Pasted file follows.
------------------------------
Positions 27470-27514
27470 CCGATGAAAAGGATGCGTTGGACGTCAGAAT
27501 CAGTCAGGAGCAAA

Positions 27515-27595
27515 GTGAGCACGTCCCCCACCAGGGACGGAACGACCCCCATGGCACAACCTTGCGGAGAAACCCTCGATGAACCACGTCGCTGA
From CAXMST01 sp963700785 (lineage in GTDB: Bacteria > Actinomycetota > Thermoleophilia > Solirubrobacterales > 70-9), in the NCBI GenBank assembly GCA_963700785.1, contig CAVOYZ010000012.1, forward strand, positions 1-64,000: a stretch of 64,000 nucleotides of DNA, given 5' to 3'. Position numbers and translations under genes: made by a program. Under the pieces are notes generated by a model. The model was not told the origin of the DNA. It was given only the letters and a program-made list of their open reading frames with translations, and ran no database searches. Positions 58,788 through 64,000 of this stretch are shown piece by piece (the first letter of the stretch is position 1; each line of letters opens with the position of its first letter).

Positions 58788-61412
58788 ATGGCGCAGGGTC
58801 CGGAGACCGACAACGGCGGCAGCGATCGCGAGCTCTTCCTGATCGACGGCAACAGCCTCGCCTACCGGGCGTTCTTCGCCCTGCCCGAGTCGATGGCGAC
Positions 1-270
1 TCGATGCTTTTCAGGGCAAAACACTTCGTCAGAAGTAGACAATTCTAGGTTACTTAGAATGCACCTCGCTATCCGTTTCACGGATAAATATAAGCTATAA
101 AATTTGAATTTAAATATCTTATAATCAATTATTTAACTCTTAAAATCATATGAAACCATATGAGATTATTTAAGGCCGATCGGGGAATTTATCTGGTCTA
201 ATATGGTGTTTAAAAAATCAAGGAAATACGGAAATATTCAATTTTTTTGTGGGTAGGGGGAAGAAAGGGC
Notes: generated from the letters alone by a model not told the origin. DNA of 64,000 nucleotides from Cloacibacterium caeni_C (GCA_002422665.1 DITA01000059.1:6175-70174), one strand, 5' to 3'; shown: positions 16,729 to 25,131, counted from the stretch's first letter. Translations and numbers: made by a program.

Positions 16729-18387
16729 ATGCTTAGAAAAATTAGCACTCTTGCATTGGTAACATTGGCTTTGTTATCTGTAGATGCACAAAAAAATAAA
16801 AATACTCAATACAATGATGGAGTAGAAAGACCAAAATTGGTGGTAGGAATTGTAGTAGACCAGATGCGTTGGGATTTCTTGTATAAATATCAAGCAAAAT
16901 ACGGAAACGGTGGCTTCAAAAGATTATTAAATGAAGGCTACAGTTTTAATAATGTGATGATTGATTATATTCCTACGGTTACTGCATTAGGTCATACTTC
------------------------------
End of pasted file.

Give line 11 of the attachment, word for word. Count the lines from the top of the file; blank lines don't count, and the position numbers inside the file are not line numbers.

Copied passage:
1 TCGATGCTTTTCAGGGCAAAACACTTCGTCAGAAGTAGACAATTCTAGGTTACTTAGAATGCACCTCGCTATCCGTTTCACGGATAAATATAAGCTATAA